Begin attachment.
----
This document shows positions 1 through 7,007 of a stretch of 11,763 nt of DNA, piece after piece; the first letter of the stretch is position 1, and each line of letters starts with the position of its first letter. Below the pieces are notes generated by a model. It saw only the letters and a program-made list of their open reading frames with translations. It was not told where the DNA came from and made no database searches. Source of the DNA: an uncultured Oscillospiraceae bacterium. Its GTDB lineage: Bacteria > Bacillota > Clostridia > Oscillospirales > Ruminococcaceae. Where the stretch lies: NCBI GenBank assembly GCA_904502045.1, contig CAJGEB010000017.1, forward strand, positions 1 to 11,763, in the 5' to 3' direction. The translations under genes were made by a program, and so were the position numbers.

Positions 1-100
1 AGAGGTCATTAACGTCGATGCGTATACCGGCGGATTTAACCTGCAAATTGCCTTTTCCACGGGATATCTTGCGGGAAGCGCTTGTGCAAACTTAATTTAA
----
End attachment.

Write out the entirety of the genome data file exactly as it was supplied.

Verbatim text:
This document shows positions 1 through 7,007 of a stretch of 11,763 nt of DNA, piece after piece; the first letter of the stretch is position 1, and each line of letters starts with the position of its first letter. Below the pieces are notes generated by a model. It saw only the letters and a program-made list of their open reading frames with translations. It was not told where the DNA came from and made no database searches. Source of the DNA: an uncultured Oscillospiraceae bacterium. Its GTDB lineage: Bacteria > Bacillota > Clostridia > Oscillospirales > Ruminococcaceae. Where the stretch lies: NCBI GenBank assembly GCA_904502045.1, contig CAJGEB010000017.1, forward strand, positions 1 to 11,763, in the 5' to 3' direction. The translations under genes were made by a program, and so were the position numbers.

Positions 1-100
1 AGAGGTCATTAACGTCGATGCGTATACCGGCGGATTTAACCTGCAAATTGCCTTTTCCACGGGATATCTTGCGGGAAGCGCTTGTGCAAACTTAATTTAA